A randomized, placebo-controlled clinical trial (ASPREE; ClinicalTrials.gov Identifier: 01038583) of more than 19,000 adults older than 70 years in Australia and the United States found that, compared with placebo, enteric-coated aspirin 100 mg resulted in a significantly higher risk of major bleeding. Additionally, aspirin 100 mg/d was not associated with a significantly lower risk of CVD compared with placebo.7
Aspirin Use in Adults With Diabetes
A randomized, placebo-controlled trial (ASCEND; ClinicalTrials.gov Identifier: NCT00135226) of more than 15,000 adults with diabetes but without CVD found that, compared with placebo, aspirin 100 mg/d significantly reduced the risk of CV events (8.5% in the aspirin group vs 9.6% in the placebo group; P=.01). However, the authors concluded that these benefits were counterbalanced by the increased risk of bleeding (4.1% in the aspirin group vs 3.2% in the placebo group; P=.003).8
Aspirin Use in Adults at Moderate Risk for CVD
The Aspirin to Reduce Risk of Initial Vascular Events (ARRIVE; ClinicalTrials.gov Identifier: NCT00501059) study was a randomized, placebo-controlled trial of more than 12,000 adults at moderate risk for CVD (defined as a 10% to 20% 10-year risk). Due to a lower-than-expected event rate, the authors were unable to address the role of aspirin in the primary prevention of CVD in a moderate-risk population. However, the results were consistent with the results from other trials with a low-risk population.9
Updated Evidence Report and Systematic Review for the USPSTF
The systematic review commissioned by the USPSTF included 11 randomized controlled trials (including the studies discussed above) and 1 pilot trial with more than 134,000 patients. The authors of this systematic review found that although low-dose aspirin was associated with a small reduction in CV events, it was also associated with small increases in major bleeding events.4
The results for aspirin use for the prevention of CRC were not as robust as those for primary CVD prevention and were highly variable.4
Authors of another systematic review and meta-analysis from 2019 on the association of aspirin use with CV events and bleeding events found that the absolute risk reduction of CV events (0.41%) did not outweigh the increased risk of major bleeding (0.47%).10
Implementing USPSTF Daily Aspirin Recommendations Into Practice
The 2022 USPSTF recommendations align with the position of other professional organizations and guidelines, including11-13:
- 2019 American College of Cardiology/American Heart Association (ACC/AHA) Guideline on the Primary Prevention of Cardiovascular Disease — available here11; and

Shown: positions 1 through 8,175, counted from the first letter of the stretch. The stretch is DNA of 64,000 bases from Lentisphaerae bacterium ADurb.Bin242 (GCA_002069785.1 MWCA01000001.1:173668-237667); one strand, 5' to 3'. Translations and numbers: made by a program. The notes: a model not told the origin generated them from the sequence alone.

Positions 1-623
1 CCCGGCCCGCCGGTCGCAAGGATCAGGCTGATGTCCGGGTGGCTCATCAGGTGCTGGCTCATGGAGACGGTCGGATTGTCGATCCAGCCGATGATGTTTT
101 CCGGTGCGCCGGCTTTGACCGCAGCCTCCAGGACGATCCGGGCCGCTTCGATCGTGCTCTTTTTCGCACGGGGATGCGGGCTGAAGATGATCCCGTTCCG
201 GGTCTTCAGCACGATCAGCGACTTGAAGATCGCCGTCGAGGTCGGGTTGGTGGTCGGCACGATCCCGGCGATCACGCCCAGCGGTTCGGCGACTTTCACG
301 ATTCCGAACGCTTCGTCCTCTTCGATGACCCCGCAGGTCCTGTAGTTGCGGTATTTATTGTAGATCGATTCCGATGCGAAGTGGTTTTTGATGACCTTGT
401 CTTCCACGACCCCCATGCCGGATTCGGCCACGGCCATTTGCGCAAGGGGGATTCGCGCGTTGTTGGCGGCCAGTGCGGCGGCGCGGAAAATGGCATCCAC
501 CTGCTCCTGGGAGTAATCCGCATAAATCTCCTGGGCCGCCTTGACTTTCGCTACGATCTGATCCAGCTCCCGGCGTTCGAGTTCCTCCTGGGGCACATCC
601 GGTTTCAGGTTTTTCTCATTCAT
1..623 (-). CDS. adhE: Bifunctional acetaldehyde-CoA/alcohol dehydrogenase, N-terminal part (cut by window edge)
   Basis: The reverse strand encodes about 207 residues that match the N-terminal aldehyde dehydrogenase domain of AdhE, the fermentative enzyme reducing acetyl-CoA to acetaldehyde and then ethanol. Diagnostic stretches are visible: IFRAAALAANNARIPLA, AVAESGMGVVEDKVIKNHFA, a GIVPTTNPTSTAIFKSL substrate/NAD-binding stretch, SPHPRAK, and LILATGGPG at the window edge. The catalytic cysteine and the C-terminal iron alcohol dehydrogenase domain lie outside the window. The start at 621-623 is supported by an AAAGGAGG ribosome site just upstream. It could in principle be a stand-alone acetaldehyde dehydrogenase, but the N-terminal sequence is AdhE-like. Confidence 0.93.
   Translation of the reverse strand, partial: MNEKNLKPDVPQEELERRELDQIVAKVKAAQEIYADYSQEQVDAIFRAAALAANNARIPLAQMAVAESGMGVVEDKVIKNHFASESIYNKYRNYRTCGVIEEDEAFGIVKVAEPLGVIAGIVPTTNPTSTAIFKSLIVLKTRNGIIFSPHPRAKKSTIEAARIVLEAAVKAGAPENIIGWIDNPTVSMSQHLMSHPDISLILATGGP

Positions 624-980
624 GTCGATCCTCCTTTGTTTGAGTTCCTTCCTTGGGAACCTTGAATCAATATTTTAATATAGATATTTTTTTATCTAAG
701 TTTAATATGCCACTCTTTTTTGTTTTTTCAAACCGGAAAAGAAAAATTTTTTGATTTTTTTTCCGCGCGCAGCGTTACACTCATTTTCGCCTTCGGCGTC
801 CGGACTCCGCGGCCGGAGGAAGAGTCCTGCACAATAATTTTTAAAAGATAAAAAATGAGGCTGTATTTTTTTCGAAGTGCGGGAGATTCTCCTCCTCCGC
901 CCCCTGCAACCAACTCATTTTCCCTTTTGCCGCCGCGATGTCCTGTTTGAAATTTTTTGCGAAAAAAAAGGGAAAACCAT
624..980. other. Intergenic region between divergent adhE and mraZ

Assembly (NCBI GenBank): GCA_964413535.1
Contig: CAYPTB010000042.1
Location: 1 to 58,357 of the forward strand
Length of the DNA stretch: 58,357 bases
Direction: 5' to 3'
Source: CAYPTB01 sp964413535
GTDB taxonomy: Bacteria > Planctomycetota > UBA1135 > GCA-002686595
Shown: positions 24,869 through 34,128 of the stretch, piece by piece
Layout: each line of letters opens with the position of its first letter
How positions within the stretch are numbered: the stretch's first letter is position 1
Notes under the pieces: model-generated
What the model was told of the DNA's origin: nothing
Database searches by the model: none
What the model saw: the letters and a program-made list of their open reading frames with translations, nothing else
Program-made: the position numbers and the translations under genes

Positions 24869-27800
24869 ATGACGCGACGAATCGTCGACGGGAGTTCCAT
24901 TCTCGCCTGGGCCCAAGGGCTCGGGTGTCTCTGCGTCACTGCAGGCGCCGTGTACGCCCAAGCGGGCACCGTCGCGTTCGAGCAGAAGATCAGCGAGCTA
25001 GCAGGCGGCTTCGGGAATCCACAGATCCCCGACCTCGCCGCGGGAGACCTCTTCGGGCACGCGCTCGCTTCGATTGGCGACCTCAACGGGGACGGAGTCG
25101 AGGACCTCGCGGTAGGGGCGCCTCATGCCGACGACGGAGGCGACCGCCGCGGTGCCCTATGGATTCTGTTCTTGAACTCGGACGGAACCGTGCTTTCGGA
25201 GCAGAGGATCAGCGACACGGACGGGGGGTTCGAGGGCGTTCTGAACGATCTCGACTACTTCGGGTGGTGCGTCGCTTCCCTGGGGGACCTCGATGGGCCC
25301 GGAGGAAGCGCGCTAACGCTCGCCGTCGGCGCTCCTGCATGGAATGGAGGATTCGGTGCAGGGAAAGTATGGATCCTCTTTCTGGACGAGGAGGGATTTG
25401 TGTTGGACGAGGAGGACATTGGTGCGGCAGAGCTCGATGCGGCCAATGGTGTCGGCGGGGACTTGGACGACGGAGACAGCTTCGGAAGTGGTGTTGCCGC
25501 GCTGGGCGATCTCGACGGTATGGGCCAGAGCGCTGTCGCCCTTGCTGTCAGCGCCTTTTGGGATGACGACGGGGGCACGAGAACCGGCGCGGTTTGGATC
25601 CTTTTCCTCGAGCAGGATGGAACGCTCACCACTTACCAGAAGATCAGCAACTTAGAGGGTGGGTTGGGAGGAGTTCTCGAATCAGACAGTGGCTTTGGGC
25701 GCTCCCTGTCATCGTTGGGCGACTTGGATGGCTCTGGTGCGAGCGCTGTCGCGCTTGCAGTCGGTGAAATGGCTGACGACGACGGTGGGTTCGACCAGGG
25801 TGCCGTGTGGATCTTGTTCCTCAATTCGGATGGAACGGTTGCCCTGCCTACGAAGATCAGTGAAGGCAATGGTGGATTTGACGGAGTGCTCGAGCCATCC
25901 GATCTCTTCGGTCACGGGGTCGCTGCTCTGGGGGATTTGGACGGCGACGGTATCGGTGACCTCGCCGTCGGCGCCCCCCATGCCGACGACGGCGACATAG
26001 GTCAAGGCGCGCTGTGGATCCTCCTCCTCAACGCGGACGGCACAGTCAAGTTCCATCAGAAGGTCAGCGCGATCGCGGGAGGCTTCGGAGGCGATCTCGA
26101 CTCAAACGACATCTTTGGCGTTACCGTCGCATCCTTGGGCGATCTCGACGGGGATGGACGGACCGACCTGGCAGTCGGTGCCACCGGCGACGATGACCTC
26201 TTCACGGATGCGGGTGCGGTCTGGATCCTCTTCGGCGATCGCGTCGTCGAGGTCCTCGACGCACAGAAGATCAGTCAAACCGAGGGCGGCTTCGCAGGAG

- 2021 European Society of Cardiology (ESC) Guidelines on Cardiovascular Disease Prevention in Clinical Practice — available here.12
The American Academy of Family Physicians (AAFP) has also released a statement supporting the USPSTF recommendations on aspirin use for the primary prevention of CVD.13
Aspirin use is no longer routinely recommended for any patient. Initiating daily aspirin use should be based on shared decision-making between patients and their health care providers. It is important to determine what factors are most important for patients when making this treatment decision.3
Patients who choose to initiate aspirin may place a higher value on aspirin’s benefit of decreasing the risk of CV events and stroke than the increased risk of bleeding. For these patients, clinicians can recommend low-dose aspirin (< 100 mg/d). The most common aspirin dosage for this purpose is 81 mg/d.3
Patients who choose not to initiate aspirin may place a higher value on the increased risk of bleeding and the increased pill burden of daily aspirin.3
Clinicians should educate patients about the increased risk of bleeding, including signs and symptoms to watch for, such as3,14,15:
- Severe headache;
- Nausea and vomiting;
- Weakness on 1 or both sides;
- Black, tarry stool;
- Coffee ground vomit;
- Abdominal cramping; and
Re-evaluating Patients Taking Daily Aspirin
Patients currently taking aspirin daily should be regularly evaluated to ensure the benefit of treatment still outweighs the risk. The risk of serious bleeding increases with age. Modeling data from the USPSTF shows that it may be reasonable to stop daily aspirin use at the age of 75 years.3
Alternative Approaches to Primary CVD Prevention
Other approaches to the primary prevention of CVD should also be considered. Other therapies with a more favorable safety profile than aspirin include antihypertensive agents and statin therapy.1
In the future, it may be possible to identify distinct populations of patients that may benefit from aspirin therapy, such as those with hyperactive platelets. However, more research is needed to determine the potential benefit to these patients.1
This article originally appeared on The Cardiology Advisor.